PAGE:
WASHINGTON (12/4/07)--Sticking with your current Medicare prescription drug plan could get costly. In fact, everything about prescription drug plans can change significantly from year to year, so health-care advocates are encouraging you to shop around now--before it’s too late (U.S. News & World Report
Nov. 7). You can enroll, re-enroll in your current plan, or switch to any Part D plan--without penalty--during the enrollment period, which runs from Nov. 15 until Dec. 31. Whatever plan you have on Jan. 1, though, is the one you’ll have for all of 2008. But if you don’t take time to shop around now, you could be in for sticker shock in 2008, even if your plan had a reasonable premium in 2007. Since drug coverage is offered by private insurance companies, be on the lookout for significant price increases from year to year. But don’t just compare monthly premiums: Some insurance plans are cutting the monthly premium while increasing costs for the most common prescription drugs. Others are increasing your co-pay, or even limiting the number of pills covered. Consumers Union
offers these tips for serious comparison shopping for a Medicare Part D plan:
* Make a list of all meds. Write down all the prescriptions you take now and those you expect to take in 2008. * Check local plans. Go to medicare.gov (use the “plan finder”), call 800-Medicare, or look through the “Medicare and You” book you should have received in November from the government. All three resources will have information on Part D plans for your area. * Understand the risks. Unfortunately, Part D plans can change the price of drugs they cover, as well as their formularies (list of drugs the plan does and doesn’t cover), even after you enroll. * Stick with unsponsored sites. If you conduct a Web search for Part D, most sites listed are sponsored by Part D plan sponsors and therefore are promotional in nature. Rather, use the Medicare Rights Center website at medicarerights.org for high-quality, easy-to-use, independent information. * Get a “drug check. Ask your doctor to review the drugs you take to make sure you’re taking medicines that give you the best value for your money. For alternatives to high-priced drugs, visit CRBestBuyDrugs.org. * Consider low-cost alternatives. Some discount stores offer a 30-day supply of some common prescription drugs--typically generic--for a standard price of $4 or $9 .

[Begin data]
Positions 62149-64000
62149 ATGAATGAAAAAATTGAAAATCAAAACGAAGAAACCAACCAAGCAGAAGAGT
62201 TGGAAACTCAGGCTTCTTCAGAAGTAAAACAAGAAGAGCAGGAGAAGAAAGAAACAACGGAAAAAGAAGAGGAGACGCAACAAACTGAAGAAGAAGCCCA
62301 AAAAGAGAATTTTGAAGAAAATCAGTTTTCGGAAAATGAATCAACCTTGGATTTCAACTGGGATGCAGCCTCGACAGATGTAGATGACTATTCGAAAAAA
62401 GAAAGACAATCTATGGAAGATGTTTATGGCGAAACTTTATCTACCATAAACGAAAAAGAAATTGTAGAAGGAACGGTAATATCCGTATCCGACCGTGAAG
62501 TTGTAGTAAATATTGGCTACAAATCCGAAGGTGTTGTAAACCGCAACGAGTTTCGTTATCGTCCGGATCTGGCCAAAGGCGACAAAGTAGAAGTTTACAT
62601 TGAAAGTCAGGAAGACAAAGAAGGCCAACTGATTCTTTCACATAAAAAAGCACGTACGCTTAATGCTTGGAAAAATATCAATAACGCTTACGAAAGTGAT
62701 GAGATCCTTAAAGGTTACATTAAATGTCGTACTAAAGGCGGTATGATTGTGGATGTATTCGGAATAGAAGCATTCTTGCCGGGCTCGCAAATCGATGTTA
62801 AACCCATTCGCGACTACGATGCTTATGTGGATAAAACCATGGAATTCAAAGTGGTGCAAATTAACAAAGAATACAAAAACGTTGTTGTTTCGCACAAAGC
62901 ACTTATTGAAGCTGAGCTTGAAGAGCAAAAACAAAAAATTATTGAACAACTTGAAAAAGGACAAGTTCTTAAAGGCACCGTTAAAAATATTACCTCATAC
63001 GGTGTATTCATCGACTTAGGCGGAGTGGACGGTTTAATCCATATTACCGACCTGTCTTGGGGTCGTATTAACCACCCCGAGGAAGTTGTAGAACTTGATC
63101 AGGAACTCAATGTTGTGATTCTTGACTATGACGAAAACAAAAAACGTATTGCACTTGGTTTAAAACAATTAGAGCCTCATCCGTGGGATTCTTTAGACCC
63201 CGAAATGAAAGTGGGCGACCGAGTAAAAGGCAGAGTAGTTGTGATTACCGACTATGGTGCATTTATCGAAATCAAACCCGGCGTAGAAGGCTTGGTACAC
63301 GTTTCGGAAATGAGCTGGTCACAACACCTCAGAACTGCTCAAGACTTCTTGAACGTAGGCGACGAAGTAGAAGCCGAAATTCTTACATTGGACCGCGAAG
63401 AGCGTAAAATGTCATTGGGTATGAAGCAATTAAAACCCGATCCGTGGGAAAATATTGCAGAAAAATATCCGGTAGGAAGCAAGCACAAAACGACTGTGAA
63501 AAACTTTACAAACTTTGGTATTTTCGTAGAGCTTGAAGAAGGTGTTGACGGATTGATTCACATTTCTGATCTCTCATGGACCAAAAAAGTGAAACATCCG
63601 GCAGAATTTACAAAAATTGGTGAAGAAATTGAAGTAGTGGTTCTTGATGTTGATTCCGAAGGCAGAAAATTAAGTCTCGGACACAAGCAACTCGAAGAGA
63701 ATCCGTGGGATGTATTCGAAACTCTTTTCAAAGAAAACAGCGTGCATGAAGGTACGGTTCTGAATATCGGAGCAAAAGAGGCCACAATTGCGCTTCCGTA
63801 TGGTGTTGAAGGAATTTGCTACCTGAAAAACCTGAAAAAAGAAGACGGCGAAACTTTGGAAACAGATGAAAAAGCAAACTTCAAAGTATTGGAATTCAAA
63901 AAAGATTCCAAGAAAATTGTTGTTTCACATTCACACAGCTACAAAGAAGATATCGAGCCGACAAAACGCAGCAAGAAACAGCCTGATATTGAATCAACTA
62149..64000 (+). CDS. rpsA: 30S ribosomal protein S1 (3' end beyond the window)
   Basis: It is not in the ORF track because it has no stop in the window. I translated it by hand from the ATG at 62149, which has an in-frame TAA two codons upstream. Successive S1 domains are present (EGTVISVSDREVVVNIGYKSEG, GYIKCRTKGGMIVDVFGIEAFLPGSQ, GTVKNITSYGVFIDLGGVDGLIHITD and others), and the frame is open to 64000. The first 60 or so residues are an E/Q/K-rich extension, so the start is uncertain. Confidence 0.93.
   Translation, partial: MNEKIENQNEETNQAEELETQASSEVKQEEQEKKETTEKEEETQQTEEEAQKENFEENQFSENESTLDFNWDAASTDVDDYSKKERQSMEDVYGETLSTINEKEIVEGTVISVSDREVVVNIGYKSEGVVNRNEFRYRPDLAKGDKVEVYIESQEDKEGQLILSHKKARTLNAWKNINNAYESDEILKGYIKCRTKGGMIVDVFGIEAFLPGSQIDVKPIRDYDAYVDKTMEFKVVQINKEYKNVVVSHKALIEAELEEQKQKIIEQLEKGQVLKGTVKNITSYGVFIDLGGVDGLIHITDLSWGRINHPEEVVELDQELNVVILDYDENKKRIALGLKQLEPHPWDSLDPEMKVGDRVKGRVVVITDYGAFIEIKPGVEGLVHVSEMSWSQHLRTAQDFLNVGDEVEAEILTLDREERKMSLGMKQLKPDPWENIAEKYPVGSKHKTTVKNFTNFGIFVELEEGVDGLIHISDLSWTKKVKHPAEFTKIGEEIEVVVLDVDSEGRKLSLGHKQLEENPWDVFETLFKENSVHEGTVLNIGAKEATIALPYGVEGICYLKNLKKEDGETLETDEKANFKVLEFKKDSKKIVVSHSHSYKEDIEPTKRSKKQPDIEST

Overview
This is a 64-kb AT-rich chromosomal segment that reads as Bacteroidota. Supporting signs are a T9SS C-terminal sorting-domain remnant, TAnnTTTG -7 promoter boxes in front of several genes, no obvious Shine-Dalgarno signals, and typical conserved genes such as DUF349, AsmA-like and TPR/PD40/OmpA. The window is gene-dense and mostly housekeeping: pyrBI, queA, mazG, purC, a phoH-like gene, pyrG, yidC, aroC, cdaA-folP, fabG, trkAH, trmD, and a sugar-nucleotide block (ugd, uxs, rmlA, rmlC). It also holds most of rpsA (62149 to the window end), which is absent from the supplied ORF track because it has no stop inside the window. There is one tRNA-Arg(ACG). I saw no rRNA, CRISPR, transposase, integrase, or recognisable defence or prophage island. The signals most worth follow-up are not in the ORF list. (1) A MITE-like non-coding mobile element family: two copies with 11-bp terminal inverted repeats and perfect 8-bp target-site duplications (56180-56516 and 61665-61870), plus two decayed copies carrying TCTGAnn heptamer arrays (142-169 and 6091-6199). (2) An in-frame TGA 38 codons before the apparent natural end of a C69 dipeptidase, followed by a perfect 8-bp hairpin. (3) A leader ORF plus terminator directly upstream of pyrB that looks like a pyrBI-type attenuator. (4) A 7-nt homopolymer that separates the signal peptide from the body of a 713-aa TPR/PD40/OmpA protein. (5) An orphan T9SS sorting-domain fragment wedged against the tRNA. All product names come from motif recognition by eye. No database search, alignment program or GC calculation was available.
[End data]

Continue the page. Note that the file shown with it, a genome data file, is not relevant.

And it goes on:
For more information, read, “Does Your Generic Drug Make the Grade?” in Home & Family Finance Resource Center.